Sam is usually easy-going and calm, but if there's a lot of chaos and change in the office he can dig in his heels or even shut down. He is stubborn about keeping to the plan and resists ideas that haven't been already proven. You can't read him. Is he interested in the project? Does he need any help? His actions are hesitant or passive at times; you're not sure if he's calm in the face of the storm or if he's complacent.
How Sam prefers to communicate
Sam's is not one to speak up or share his opinions in meetings. He usually lets everyone else speak and he listens attentively, but he will answer any questions when asked. He likes to hear everyone's viewpoints. You notice Sam is most comfortable when he's in small groups or one-to-one situations. He talks calmly and wants to genuinely get to know you. Sam will talk about topics he's very comfortable with and probably asks you a lot of questions. He's known as a great resource when someone needs to be taught or instructed how to do something since he is patient and will do his best.
Sam tends to avoid confrontation. In team meetings he may want to speak up, but when the discussion gets more heated he may fall into his comfortable listening role. Later, after the choice was made, he tells you his thoughts and ideas; which you realize would've been beneficial to the outcome. You ask him why didn't he speak up? Sam says he wishes he had, but he wasn't confident in his ideas and is now second-guessing himself.
Understanding Sam's perspective and appreciating him differencesSam sees the world as, "if it's not broken, why fix it?" He can frustrate us with his refusal to think outside the box, but he also balances our team by keeping us on track. He's the one who reminds us of the team and organization's goals . Sam balances our fast-paced D-style Dianas and I-style Ians of our team, who like to push beyond our comfort zones and take risks. Consider the things Sam does for your team. Are there responsibilities that you prefer to avoid, such as assuming day-to-day administration or following up with clients? These may be right up Sam's alley. Sam actually makes our jobs easier because he is comfortable assuming roles and responsibilities that we may not be. Take a step back and appreciate what Sam brings to your team that makes it more successful.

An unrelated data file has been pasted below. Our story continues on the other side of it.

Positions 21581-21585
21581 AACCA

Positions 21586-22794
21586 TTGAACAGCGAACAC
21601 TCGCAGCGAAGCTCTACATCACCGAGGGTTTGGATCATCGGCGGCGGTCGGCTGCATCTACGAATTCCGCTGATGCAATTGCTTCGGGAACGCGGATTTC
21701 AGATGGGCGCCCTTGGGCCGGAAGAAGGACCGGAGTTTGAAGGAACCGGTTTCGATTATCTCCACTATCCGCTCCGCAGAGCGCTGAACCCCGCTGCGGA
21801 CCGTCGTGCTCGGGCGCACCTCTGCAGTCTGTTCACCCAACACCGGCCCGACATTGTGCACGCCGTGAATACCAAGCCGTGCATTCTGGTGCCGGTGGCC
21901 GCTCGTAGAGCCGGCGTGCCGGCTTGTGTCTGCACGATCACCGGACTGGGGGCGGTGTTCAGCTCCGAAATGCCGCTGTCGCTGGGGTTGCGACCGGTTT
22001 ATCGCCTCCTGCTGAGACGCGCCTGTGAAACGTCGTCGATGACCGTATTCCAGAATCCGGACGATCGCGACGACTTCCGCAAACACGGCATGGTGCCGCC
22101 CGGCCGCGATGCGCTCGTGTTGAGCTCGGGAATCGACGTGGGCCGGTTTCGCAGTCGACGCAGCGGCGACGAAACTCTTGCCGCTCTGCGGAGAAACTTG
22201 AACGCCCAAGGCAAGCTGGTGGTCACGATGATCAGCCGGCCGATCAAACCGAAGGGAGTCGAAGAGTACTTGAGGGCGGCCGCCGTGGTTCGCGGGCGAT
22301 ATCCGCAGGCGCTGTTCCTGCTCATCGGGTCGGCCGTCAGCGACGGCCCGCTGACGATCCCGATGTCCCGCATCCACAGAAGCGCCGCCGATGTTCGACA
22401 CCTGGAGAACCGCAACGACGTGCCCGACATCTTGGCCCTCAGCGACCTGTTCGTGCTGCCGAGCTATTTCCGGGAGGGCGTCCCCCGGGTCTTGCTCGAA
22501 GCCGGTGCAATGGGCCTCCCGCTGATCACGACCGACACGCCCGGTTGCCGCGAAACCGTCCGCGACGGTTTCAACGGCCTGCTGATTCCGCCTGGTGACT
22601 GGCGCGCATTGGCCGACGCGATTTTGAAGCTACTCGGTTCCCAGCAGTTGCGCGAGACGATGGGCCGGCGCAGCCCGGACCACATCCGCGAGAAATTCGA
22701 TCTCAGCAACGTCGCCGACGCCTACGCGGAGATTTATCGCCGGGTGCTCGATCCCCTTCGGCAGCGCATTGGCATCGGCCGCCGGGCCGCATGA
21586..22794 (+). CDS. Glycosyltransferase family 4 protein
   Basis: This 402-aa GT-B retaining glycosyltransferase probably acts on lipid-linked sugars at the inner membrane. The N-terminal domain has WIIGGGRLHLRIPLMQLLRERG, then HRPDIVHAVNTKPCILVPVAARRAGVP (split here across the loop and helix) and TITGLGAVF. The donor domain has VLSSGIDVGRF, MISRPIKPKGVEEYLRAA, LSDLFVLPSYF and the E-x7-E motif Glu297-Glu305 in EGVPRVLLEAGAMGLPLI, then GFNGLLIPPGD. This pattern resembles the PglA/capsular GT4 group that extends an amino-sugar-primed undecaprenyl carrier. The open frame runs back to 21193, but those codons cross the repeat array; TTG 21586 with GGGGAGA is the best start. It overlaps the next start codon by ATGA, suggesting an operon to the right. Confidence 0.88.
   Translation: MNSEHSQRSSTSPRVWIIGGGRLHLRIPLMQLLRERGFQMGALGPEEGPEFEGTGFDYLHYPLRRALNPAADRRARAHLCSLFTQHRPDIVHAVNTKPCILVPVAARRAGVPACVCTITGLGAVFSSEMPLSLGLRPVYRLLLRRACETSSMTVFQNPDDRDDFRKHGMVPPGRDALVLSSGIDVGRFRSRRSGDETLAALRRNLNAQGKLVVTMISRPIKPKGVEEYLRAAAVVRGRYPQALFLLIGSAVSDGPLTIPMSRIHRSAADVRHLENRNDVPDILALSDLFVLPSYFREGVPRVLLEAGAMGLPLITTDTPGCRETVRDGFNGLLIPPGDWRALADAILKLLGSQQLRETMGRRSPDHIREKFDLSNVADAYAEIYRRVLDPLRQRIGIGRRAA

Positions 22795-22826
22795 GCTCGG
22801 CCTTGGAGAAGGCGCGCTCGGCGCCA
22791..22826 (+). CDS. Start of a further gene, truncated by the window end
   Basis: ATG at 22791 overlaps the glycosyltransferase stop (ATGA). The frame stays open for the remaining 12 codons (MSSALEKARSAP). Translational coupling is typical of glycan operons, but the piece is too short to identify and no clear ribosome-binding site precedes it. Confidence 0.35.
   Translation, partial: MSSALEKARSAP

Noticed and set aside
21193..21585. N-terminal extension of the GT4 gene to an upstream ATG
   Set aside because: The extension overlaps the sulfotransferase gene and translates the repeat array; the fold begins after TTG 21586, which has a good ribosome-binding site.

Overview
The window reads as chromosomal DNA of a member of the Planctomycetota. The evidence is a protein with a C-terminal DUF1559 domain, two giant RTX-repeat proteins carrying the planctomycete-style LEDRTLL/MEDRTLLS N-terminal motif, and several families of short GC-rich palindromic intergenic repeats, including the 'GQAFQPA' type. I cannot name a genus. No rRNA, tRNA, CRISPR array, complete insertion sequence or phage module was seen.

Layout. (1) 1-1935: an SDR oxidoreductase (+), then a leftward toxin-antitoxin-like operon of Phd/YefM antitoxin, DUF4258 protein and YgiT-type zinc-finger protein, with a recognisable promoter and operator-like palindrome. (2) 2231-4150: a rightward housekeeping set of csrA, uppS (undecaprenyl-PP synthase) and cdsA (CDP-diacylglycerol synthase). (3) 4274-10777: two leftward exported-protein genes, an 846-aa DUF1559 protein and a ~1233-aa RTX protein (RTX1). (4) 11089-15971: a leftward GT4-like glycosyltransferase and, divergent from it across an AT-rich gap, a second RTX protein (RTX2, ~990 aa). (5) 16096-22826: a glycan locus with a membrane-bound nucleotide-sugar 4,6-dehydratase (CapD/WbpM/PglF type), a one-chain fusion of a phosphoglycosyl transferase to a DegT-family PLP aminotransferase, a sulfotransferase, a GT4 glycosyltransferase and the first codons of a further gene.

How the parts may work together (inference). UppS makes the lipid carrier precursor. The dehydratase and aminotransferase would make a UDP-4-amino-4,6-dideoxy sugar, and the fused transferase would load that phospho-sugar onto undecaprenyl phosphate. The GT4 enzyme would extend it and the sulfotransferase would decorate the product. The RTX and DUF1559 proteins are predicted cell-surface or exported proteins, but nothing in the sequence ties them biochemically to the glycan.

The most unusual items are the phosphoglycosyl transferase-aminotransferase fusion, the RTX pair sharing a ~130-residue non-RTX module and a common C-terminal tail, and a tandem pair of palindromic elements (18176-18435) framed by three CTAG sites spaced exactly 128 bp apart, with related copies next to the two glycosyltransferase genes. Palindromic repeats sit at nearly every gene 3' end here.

How we can work better with Sam
Remember there is no DISC style that is better or worse. We all have similarities and we all have differences in our styles. Each one of us brings our own strengths and areas of development to our team. We are more complex than just our DISC style, but knowing DISC styles can help you better understand yourself and others.
You need to mean what you say when interacting with Sam. You mentioned getting together after work on Friday, but you forgot; now Sam seems distant toward you at work on Monday. Sam can view your intentions as promises. He could practice speaking up for himself; you can help by reassuring him that his opinions have value. The next time you give him feedback, take extra time to make it more thoughtful and meaningful. Sam can practice focusing on a few tasks at a time so he doesn't get overloaded. Help him prioritize which tasks are urgent and which ones can wait, and then practice sticking to it.
Think of your own Sam. Now that you have a better understanding of his DISC style are there any simple adjustments you could make (e.g., slow down, provide support and reassurance, build rapport, etc) the next time you interact with him?